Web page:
The winning times of men’s international rowing championships have been collected over a period of 79 years (1893-1971). The regression for the relation-ship between winning time and year was calculated for each of seven events: Pair, Pair with Cox, Four, Four with Cox, Eight, Single, and Double Sculls. The average slope of the regression lines was -0.7 sec per year. This reflects a 40% improvement in “work-output” through the 79 year period. The increase of “work-output” is explained by an increasing height of the general population (10&), better selection and training of oarsmen (15%), and better boats and rigging of the boats (15%). The expected time for rowing 2000 m 1972 could be calculated as follows; 7.03, 7.34, 6.29, 6.37, 6.01, 7.21, and 6.41 (min-sec) respectively. Equivalent speed and time per boatlength are presented. The values are considered die optimal times (records) for the year of the regatta eliminating the influence of wind and current on the results. II is suggested to compare actual obtained regatta results to these estimates instead of the now available course rec-ords, which are all very dependent on water and wind conditions.
The results from swimming, track, and field events of the 1972 Olympic Games at Munich were compared to those from past Games. The winning times or distances were expressed as a percent difference from records which existed at the time of the Games. The average winning times in both men’s and women’s swimming were.55% better than the world records. This degree of improvement in performance during an Olympics has been seen before only in women’s running at Mexico City in 1968. Although the results in women’s running and field events at Munich were not significantly better than the world records, they were better than performances in Olympic competition between 1904 and 1964. In men’s field and track winning distances and times were poorer than world marks, but this pattern conforms to that seen in other Olympics. These comparisons provide a quantitative evaluation of the competition which exists in each sport at different times. Winning times of four individuals exceeded the listed work record by more than 2.0%. Spitz broke four men’s individual swimming records by an average of 0.54%. Gould was credited with breaking three women’s swimming records by an average of 0.81%. In both running and swimming, the winning times of women were 1.13 greater than those for men at equal distances.
Age at menarache, family size, and birth order in 145 athletes at the Montreal Olympic Games, 1976, were determined through interview. The athletes represented 27 countries, but 76% came from Canada, Great Britain and the United States. On the average, athletes attained menarche later than the general population in their respective countries, the mean age at menarche for the sample of 139 athletes who had attained menarche at the time of the survey being 13.66 +/- 0.12 years. Six athletes had not yet attained menarche at the time of the survey. Gymnasts, runners and rowers attained menarche significantly later than swimmers, but gymnasts, runners, rowers and jumpers/hurdlers did not differ significantly among themselves in the age at menarche. Correlations between age at menarche and family size and birth order were significant, but low to moderate in magnitude. Athletes from larger families tended to have, on the average, later menarche than those from smaller families, this trend being more apparent in rowers and track and field athletes.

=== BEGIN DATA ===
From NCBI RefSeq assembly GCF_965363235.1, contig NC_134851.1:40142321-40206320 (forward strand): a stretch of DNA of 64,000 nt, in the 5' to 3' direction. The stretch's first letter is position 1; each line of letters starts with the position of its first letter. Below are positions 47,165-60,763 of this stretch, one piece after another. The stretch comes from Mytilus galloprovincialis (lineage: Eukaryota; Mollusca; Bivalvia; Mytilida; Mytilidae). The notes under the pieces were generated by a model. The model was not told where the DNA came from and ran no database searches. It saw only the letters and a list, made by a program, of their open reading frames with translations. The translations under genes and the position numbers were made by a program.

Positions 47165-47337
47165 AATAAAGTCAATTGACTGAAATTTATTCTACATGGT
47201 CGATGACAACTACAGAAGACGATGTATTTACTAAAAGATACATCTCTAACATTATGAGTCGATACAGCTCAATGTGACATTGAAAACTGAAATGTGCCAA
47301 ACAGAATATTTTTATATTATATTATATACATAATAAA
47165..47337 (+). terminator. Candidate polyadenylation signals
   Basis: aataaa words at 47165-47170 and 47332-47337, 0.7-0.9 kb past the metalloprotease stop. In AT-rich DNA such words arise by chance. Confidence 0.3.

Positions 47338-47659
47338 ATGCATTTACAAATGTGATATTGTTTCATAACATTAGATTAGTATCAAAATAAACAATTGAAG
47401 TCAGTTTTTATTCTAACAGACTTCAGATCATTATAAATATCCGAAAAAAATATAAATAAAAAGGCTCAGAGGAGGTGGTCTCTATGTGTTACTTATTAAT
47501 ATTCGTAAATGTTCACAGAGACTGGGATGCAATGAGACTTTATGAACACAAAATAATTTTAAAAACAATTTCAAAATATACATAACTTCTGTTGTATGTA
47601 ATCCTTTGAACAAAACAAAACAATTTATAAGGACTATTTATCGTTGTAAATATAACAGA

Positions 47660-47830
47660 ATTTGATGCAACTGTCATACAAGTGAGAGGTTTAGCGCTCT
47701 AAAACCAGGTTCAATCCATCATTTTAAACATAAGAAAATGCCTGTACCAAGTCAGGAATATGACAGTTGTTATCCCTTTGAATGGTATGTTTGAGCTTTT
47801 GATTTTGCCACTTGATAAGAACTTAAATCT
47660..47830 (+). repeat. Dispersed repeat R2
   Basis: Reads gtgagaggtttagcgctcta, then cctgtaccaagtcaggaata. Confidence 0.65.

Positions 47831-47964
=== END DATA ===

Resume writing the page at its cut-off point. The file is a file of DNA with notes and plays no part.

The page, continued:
The effect of exercise, either long or short term, on levels of 2,3-DPG and P50 are at present controversial. The present study compared the effects of shortterm maximal exercise (average time 5 min 35 sec, maximal group) on levels of 2,3-DPG and P50 to those after a 10 mile road race (average time 51 min 36 sec, endurance group). The resting levels of 2,3-DPG of both groups of athletes were significantly higher (P < 0.01) than the mean for a group of sedentary males simultaneously determined. The resting P5o value for endurance group athletes was also significantly elevated. After short-term maximal exercise (maximal group), a mean 15% increase in DPG with an increase of in vitro Pso(7.4;37c) from 27.2 ± 0.5 to 30.0 ± 0.9 mmHg was observed. On the other hand after prolonged endurance exercise (endurance group), a small but significant (P < 0.05) decrease in DPG and a decrease of in vitro Pso(7.4;37c) from an elevated resting level of 28.9 ±1.5 mmHg to the normally determined sedentary value (26.7 it 1.5 mmHg) resulted. Different stimuli are involved in short-term anaerobic maximal exercise compared to prolonged aerobic exercise and a model is presented to account for the alterations in 2,3- DPG and oxy-Hb affinity in the two types of exercise.